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Dayan: No Partial Peace at Summit

Foreign Minister Moshe Dayan told the Foreign Ministry officials today that it is doubtful whether the idea of a “partial permanent peace settlement” will be discussed at the Camp David summit next week. He added that Israel does not plan to broach the subject, and that the Egyptians will certainly not bring the idea up.

Dayan called the forthcoming summit an “unprecedented meeting in terms of the challenges, ambitions and contents it contains. In the past year, we discussed partial agreements and principles. Now, at Camp David, we will be discussing a peace agreement for the first time.”

The Foreign Minister also noted that Israel plans to discuss the renewed Syrian aggression in Lebanon with the American delegation at the summit. “We have already conveyed our stand on the subject to the American government, and we will do this again at Camp David,” he said. Dayan declined to say whether the matter would be brought up with the Egyptian delegation to the summit, noting that the Egyptians are not directly affected by the Lebanese situation.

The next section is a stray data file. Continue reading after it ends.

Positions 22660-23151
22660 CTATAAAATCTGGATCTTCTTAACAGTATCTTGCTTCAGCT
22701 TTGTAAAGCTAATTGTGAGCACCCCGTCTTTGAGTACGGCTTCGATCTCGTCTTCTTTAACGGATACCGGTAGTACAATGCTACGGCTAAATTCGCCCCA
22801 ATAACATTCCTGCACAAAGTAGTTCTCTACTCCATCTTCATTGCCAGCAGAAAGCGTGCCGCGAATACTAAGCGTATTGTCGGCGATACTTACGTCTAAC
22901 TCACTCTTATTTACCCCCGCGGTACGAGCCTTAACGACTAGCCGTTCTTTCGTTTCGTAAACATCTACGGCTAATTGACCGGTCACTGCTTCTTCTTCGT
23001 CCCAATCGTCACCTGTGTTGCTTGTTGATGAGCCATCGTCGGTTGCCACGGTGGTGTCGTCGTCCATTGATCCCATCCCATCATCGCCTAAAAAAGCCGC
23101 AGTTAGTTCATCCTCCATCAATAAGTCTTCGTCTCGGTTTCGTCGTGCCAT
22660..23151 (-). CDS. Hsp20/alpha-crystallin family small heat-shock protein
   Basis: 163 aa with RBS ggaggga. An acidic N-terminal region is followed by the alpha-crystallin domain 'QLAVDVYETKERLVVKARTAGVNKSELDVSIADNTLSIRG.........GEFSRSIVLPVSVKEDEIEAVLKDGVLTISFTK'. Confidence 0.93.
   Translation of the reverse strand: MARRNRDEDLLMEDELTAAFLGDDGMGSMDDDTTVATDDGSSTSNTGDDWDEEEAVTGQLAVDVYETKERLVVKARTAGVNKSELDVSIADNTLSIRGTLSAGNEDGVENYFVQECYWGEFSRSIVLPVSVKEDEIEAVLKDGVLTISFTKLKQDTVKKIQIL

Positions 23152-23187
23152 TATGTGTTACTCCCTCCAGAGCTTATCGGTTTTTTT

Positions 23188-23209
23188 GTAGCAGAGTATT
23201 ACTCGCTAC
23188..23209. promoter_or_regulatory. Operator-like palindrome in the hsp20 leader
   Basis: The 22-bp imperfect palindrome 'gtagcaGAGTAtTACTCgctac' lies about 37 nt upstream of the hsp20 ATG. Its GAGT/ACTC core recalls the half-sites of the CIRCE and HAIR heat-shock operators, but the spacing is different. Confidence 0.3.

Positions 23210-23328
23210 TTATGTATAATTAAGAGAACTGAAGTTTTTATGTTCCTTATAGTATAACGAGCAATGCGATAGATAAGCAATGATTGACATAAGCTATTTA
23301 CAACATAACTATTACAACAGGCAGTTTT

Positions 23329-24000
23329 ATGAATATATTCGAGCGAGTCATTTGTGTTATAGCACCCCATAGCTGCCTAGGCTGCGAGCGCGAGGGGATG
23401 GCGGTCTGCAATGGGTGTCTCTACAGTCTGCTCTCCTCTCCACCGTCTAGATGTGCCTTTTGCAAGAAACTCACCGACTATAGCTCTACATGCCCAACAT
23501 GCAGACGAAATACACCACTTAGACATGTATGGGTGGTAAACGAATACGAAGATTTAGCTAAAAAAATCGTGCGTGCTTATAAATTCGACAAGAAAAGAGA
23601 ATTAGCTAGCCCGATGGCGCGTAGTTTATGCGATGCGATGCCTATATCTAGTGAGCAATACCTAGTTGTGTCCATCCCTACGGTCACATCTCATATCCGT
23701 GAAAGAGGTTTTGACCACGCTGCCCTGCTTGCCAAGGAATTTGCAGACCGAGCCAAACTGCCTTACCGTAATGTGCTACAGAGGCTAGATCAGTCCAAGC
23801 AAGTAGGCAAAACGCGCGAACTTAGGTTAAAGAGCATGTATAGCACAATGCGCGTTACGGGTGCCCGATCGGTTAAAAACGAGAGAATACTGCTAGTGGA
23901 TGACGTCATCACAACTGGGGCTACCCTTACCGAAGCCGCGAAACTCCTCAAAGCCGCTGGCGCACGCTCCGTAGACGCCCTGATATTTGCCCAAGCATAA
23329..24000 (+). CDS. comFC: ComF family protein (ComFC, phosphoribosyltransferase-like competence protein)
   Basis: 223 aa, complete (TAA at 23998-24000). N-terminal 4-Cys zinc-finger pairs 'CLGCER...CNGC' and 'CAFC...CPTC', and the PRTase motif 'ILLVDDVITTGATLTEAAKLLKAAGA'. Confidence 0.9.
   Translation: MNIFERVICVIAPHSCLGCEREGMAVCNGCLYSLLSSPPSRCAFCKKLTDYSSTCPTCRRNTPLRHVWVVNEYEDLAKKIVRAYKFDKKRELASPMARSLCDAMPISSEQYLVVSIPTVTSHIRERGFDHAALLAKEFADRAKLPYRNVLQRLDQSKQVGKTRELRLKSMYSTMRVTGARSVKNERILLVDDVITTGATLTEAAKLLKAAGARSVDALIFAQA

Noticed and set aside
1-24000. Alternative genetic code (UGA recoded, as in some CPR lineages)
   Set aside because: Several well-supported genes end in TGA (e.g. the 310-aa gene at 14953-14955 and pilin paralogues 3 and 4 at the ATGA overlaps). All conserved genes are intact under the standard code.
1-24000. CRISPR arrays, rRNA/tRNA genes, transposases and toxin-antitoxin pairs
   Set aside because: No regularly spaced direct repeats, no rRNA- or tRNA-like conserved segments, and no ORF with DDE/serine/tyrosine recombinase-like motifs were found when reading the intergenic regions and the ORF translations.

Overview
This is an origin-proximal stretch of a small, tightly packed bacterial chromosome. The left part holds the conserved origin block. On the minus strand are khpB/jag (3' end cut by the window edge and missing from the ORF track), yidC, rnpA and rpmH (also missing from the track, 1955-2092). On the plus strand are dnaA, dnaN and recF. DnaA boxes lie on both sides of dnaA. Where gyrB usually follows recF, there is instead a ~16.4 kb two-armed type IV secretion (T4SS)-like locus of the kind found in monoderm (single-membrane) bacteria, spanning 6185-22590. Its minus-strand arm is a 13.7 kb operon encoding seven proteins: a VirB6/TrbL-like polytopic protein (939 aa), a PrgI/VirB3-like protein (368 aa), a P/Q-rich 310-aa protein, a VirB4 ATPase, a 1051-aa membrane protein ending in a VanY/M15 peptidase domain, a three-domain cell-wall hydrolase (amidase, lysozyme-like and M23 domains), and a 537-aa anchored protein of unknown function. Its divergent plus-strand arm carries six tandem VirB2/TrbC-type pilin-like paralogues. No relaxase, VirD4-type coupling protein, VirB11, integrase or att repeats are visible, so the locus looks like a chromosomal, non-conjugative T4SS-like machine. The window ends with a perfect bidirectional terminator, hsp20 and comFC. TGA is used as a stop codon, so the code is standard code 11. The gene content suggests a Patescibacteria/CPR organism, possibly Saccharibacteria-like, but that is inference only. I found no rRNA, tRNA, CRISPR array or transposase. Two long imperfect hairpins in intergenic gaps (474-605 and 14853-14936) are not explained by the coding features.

In addition to the humane dimension of the situation in Lebanon, Dayan said, there also exists the aspect of Israeli security, which he predicted would be affected by the Syrian conquest of northern Lebanon and the consequent Syrian entrance in the south, accompanied by Soviet advisors and anti-aircraft missiles. “This is the most serious problem for Israel,” the Foreign Minister noted.

Addressing the 320 members of the 1978 United Jewish Appeal Prime Minister’s Mission here last night, Dayan asserted that Israel does not plan any military action in Lebanon in the near future. He said that strenuous diplomatic efforts are now underway to achieve a ceasefire and the retention of the present status quo.

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